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The History of Seven-segment display

Blaze Display Technology Co., Ltd. | Updated: Nov 27, 2018


A seven-segment display is a form of electronic display device for displaying decimal numerals that is an alternative to the more complex dot matrix displays.

Seven-segment displays are widely used in digital clocks, electronic meters, basic calculators, and other electronic devices that display numerical information.

Seven-segment representation of figures can be found in patents as early as 1903 (in U.S. Patent 1,126,641), when Carl Kinsley invented a method of telegraphically transmitting letters and numbers and having them printed on tape in a segmented format. In 1908, F. W. Wood invented an 8-segment display, which displayed the number 4 using a diagonal bar (U.S. Patent 974,943). In 1910, a seven-segment display illuminated by incandescent bulbs was used on a power-plant boiler room signal panel. They were also used to show the dialed telephone number to operators during the transition from manual to automatic telephone dialing.They did not achieve widespread use until the advent of LEDs in the 1970s.

Filament seven-segment display

Some early seven-segment displays used incandescent filaments in an evacuated bulb; they are also known as numitrons. A variation (minitrons) made use of an evacuated potted box. Minitrons are filament segment displays that are housed in DIP packages like modern LED segment displays. They may have up to 16 segments. There were also segment displays that used small incandescent light bulbs instead of LEDs or incandescent filaments. These worked similarly to modern LED segment displays.

Vacuum fluorescent display versions were also used in the 1970s.

Many early (c. 1970s) LED seven-segment displays had each digit built on a single die. This made the digits very small. Some included magnifying lenses onto the design in an attempt to make the digits more legible.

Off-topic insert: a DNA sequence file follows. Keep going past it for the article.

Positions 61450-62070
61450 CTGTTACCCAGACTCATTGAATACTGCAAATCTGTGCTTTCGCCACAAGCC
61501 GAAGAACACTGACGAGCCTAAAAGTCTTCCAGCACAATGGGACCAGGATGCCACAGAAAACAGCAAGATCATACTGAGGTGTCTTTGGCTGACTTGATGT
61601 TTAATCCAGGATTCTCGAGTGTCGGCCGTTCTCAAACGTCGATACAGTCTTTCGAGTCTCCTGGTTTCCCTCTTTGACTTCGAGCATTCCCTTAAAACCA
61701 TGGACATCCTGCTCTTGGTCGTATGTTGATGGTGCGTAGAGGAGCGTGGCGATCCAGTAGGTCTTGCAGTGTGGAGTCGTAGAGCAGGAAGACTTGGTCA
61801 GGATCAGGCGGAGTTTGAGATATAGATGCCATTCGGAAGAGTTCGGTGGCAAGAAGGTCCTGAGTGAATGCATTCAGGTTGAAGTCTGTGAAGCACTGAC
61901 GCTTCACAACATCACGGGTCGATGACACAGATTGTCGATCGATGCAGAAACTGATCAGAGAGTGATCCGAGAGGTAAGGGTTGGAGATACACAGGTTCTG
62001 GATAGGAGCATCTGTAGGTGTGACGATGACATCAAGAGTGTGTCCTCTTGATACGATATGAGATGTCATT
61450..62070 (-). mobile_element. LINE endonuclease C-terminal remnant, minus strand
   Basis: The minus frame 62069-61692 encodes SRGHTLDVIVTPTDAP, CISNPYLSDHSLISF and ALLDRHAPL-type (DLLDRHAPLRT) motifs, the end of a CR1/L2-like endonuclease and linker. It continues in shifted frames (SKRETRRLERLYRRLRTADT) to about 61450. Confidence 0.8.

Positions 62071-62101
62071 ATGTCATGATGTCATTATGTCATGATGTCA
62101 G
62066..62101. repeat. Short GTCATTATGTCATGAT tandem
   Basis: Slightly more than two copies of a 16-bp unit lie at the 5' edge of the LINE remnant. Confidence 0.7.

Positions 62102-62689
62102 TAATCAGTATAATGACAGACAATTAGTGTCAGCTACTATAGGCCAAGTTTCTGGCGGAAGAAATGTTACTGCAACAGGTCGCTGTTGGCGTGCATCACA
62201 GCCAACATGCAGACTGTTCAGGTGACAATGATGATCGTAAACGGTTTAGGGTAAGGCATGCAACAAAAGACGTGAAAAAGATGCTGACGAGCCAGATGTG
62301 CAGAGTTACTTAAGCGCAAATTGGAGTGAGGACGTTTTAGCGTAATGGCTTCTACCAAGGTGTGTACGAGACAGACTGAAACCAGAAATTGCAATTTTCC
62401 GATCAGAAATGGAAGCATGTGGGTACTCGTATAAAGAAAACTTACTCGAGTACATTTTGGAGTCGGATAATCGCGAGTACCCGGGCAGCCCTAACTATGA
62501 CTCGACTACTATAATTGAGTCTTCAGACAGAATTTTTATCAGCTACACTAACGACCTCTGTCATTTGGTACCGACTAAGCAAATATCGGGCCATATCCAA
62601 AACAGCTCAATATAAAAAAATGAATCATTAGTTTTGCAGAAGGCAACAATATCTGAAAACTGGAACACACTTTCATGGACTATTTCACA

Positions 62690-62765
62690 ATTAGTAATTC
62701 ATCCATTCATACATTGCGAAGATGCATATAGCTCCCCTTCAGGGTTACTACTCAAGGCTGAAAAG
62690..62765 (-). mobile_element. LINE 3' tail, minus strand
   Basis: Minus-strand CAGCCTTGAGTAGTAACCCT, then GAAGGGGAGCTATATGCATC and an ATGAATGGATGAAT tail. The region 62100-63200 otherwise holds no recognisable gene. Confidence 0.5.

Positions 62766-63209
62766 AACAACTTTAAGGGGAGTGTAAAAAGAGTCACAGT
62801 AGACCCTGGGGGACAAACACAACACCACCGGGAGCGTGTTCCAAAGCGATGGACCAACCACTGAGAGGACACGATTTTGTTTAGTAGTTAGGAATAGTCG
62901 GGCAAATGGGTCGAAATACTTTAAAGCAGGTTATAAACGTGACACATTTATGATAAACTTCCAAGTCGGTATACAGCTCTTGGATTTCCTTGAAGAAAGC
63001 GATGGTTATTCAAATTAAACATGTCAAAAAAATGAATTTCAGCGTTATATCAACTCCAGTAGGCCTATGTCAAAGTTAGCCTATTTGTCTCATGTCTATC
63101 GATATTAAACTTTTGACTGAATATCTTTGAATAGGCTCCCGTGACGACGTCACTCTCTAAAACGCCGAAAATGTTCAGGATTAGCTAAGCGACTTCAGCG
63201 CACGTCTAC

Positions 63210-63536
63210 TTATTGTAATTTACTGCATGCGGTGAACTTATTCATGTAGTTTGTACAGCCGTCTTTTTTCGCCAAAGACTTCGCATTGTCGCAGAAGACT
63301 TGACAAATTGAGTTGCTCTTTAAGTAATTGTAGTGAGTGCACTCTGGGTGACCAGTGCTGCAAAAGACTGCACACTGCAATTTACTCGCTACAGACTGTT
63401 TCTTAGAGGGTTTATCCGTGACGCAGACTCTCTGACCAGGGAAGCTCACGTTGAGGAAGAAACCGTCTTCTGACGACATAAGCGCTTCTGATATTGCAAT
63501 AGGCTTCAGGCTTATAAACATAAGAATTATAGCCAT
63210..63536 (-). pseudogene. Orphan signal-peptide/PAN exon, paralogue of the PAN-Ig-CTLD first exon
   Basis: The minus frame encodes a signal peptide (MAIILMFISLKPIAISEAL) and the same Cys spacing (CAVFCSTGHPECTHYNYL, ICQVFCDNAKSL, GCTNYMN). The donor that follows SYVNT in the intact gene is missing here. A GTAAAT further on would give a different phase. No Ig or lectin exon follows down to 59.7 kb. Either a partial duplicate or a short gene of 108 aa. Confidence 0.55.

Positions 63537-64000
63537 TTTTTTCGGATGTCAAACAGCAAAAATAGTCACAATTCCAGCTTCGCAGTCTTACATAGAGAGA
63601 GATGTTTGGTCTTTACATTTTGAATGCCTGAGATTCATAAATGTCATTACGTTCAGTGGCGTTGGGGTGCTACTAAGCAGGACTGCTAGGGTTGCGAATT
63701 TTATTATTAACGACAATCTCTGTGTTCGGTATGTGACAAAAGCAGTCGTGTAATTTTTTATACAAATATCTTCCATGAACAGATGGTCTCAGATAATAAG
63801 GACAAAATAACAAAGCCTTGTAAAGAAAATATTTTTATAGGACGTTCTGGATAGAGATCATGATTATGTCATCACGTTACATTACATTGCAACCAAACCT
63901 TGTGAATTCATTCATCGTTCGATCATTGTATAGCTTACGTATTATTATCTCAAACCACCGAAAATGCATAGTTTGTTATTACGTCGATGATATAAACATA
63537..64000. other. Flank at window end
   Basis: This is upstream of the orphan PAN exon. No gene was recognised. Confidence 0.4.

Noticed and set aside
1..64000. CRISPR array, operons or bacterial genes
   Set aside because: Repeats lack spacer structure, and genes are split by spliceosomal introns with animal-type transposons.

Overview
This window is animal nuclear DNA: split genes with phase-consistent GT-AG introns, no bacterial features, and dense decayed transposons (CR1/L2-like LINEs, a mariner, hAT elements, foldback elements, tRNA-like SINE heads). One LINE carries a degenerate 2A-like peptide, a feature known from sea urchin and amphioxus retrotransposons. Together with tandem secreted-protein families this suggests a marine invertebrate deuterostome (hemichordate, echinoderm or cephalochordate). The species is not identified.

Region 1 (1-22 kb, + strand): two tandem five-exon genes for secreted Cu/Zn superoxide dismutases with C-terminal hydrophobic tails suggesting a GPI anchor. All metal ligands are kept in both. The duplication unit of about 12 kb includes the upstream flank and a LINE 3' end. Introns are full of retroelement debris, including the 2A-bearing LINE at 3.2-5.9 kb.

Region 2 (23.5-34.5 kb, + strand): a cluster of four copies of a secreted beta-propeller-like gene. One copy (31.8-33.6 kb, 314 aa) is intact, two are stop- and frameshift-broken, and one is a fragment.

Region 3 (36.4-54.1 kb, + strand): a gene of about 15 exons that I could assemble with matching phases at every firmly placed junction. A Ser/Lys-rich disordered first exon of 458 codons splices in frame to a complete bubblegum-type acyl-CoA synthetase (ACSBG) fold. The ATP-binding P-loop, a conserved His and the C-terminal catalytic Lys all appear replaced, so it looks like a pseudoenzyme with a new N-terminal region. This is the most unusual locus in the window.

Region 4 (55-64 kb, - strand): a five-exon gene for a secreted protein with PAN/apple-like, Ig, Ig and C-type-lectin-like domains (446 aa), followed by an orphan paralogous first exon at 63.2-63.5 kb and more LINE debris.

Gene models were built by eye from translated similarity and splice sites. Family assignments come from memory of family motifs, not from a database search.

The seven-segment pattern is sometimes used in posters or tags, where the user either applies color to pre-printed segments, or applies color through a seven-segment digit template, to compose figures such as product prices or telephone numbers.

For many applications, dot-matrix LCDs have largely superseded LED displays in general, though even in LCDs, seven-segment displays are common. Unlike LEDs, the shapes of elements in an LCD panel are arbitrary since they are formed on the display by photolithography. In contrast, the shapes of LED segments tend to be simple rectangles, reflecting the fact that they have to be physically moulded to shape, which makes it difficult to form more complex shapes than the segments of 7-segment displays. However, the high recognition factor of seven-segment displays, and the comparatively high visual contrast obtained by such displays relative to dot-matrix digits, makes seven-segment multiple-digit LCD screens very common on basic calculators.

The seven-segment display has inspired type designers to produce typefaces reminiscent of that display (but more legible), such as New Alphabet, "DB LCD Temp", "ION B", etc.

Using a restricted range of letters that look like (upside-down) digits, seven-segment displays are commonly used by school children to form words and phrases using a technique known as "calculator spelling".



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